Rice to Prod Libya On Detained Activist
Rights Groups Urging U.S. to Raise Case

By Glenn Kessler
Washington Post Staff Writer
Thursday, September 4, 2008

Secretary of State Condoleezza Rice plans to raise the case of a gravely ill Libyan political prisoner championed by Democratic vice presidential candidate Sen. Joseph R. Biden Jr. (Del.) when she travels to Tripoli this week, a senior State Department official said yesterday.

Fathi al-Jahmi, 67, has been jailed or held in a hospital since 2002 -- except for a brief interlude in 2004 engineered by Biden -- for advocating freedom of speech and democracy in a country tightly controlled by its leader, Moammar Gaddafi, since 1969. Human Rights Watch, Amnesty International and Physicians for Human Rights have sent Rice letters in the past week urging her to raise Jahmi's case and other human rights issues when she meets with Gaddafi.

"We have followed this case," said Assistant Secretary of State C. David Welch. "We have been discussing it for some time with the Libyan government. We expect it to be discussed [by Rice] in forthcoming meetings in Tripoli."

Jahmi's brother Mohamed lives in Boston and in a recent interview complained bitterly about Rice's failure to publicly mention his brother' plight, which he said has included harassment, threats against his wife and children and a persistent claim that his brother "will be liquidated at the end of Bush's regime."

Jahmi, according to his brother, is being held in the Tripoli Medical Center in a solitary room monitored by video and audio devices and infested with cockroaches. He has no access to newspapers and television and limited visiting rights, Mohamed said. He suffers from hypertension and advanced-stage diabetes, and has a heart condition, though his health has improved since he began getting medication earlier this year. His wife recently returned home to Benghazi, 400 miles from Tripoli, after spending a month waiting in vain to see her husband.

"The Bush administration doesn't seem to care," Mohamed al-Jahmi said. "The more Secretary Rice and the Bush administration ignores this issue, the more my family will suffer. Why is there this gap between rhetoric and reality on the issue of democracy?"

U.S. officials argue that in some cases, it is better to raise such issues "quietly and privately," particularly when a nascent relationship is being built after decades of acrimony. Rice will be the highest-ranking U.S. official to meet with Gaddafi and the first secretary of state to visit Libya in 55 years.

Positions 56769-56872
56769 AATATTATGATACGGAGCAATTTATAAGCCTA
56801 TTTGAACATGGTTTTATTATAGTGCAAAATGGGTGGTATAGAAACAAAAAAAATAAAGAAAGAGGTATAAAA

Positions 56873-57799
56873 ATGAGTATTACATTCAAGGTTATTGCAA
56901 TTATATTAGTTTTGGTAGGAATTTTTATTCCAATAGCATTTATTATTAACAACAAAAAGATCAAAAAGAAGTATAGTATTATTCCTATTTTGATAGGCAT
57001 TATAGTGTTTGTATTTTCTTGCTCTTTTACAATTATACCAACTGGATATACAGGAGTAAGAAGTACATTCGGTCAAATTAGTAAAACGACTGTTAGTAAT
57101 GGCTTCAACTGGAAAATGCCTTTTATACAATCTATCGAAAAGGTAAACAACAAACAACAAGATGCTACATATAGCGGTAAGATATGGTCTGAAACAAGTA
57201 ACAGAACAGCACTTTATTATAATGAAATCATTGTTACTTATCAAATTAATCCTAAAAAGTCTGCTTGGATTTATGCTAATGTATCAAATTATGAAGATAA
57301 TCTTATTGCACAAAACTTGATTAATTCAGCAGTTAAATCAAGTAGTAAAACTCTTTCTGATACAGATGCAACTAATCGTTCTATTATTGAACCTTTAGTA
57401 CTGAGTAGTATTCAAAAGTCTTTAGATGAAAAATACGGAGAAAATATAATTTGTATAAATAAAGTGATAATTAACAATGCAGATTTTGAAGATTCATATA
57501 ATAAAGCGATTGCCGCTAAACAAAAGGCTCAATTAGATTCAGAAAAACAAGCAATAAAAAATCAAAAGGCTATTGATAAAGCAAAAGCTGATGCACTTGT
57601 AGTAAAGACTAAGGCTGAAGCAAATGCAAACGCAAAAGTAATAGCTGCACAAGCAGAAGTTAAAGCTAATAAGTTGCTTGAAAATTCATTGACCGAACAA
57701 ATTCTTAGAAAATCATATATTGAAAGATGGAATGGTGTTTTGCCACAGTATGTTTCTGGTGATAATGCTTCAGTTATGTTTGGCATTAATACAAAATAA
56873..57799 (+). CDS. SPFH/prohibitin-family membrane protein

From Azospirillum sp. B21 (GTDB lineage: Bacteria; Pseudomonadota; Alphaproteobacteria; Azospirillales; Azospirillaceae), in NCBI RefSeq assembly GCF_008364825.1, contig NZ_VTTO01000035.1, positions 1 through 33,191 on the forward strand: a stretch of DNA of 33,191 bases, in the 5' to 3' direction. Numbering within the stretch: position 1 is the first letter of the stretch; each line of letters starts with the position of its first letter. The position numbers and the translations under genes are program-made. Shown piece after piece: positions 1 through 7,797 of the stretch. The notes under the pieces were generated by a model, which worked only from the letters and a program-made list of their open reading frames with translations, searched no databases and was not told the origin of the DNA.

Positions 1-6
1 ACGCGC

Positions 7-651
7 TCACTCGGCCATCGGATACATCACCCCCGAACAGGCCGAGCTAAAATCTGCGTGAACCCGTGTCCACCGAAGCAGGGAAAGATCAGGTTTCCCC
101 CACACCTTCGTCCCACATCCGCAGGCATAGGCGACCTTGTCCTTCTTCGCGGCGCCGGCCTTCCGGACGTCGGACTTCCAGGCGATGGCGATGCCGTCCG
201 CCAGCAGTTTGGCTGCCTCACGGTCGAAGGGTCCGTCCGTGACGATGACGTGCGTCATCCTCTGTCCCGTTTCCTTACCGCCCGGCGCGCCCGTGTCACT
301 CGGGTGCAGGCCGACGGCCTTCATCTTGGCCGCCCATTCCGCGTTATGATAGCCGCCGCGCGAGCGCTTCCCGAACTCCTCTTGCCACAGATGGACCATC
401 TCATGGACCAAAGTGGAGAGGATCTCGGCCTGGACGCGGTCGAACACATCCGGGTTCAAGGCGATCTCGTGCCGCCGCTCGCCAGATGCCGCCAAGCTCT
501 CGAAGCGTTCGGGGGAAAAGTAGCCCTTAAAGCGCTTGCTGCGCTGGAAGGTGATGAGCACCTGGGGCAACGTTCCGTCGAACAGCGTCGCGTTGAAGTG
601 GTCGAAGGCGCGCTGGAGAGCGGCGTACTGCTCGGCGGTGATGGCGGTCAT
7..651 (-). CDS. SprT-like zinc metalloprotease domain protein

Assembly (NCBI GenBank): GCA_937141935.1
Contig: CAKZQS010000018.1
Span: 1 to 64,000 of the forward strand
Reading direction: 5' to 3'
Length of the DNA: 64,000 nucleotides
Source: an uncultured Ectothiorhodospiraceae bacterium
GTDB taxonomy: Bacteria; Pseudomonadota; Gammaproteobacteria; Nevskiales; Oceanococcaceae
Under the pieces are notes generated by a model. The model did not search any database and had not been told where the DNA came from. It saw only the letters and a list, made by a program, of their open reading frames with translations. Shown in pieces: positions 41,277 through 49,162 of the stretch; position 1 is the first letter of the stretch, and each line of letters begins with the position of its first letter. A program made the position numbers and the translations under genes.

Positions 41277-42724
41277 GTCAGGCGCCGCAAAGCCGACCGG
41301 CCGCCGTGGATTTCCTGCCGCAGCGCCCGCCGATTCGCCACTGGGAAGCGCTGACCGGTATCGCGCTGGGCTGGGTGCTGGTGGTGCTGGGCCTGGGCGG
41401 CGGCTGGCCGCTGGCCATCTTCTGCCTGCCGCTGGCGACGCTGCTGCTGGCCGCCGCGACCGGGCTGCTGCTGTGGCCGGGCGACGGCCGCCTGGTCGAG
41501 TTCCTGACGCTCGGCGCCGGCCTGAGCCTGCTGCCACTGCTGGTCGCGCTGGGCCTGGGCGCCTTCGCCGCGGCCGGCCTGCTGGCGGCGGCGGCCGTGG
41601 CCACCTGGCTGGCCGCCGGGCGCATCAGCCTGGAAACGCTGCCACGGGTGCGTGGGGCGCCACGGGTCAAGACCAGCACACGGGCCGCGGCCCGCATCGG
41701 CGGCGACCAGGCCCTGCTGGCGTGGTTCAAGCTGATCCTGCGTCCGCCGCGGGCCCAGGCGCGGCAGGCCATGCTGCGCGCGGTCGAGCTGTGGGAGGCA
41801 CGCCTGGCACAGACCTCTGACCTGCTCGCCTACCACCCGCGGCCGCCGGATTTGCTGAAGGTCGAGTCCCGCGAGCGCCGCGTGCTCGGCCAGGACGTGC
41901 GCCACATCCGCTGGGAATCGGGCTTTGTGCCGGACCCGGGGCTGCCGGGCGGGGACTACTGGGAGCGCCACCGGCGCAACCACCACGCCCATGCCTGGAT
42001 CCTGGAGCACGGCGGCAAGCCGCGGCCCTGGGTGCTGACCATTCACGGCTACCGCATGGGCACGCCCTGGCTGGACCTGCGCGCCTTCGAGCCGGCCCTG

When Libyan Foreign Minister Abdel Rahman Shalqam came to Washington in January to meet with Rice and other officials, he bragged afterward to al-Jazeera television that U.S. officials were on the "defensive" about human rights. "Who can talk about human rights while people are dying daily in Iraq?" he asked. "Are there human rights under occupation?"

Fathi al-Jahmi, a civil engineer, had been a governor of an oil-rich province and chairman of the national planning commission in the 1970s but was jailed in 2002 after he delivered a speech in Tripoli calling for democracy, a free press and the release of political prisoners.

In 2004, Biden met with Gaddafi and pressed for Jahmi's freedom. Nine days later, on March 12, he was released with a suspended one-year sentence. That day, President Bush publicly lauded Gaddafi's action as "an encouraging step toward reform in Libya." He added: "You probably have heard, Libya is beginning to change her attitude about a lot of things."

Two weeks later, Jahmi was back in prison. He had met with a U.S. diplomat at a hotel to express his gratitude for American help in securing his release, and two U.S. diplomats later visited his house. As a result, he was charged with having "exchanged information with employees of a foreign state that is harmful to the country" and "scheming with foreigners during times of peace." Both charges can result in the death penalty.

Last month, the United States and Libya reached an agreement settling outstanding claims tied to Libya-related terrorism from the 1980s. The deal includes Libya paying more than $1 billion to a U.S.-administered fund for families of victims. Though the money has not been delivered, the action cleared the way for Rice's trip.

Days before the agreement was announced -- and just before he was named as running mate for Sen. Barack Obama (D-Ill.) -- Biden spoke on the Senate floor and said he was "disappointed that this comprehensive claims settlement agreement is not accompanied by a comprehensive plan to engage Libyan society. . . . Mr. al-Jahmi's continuing captivity is a reminder that basic fundamental freedoms such a rule of law and freedom of speech do not exist inside Libya."

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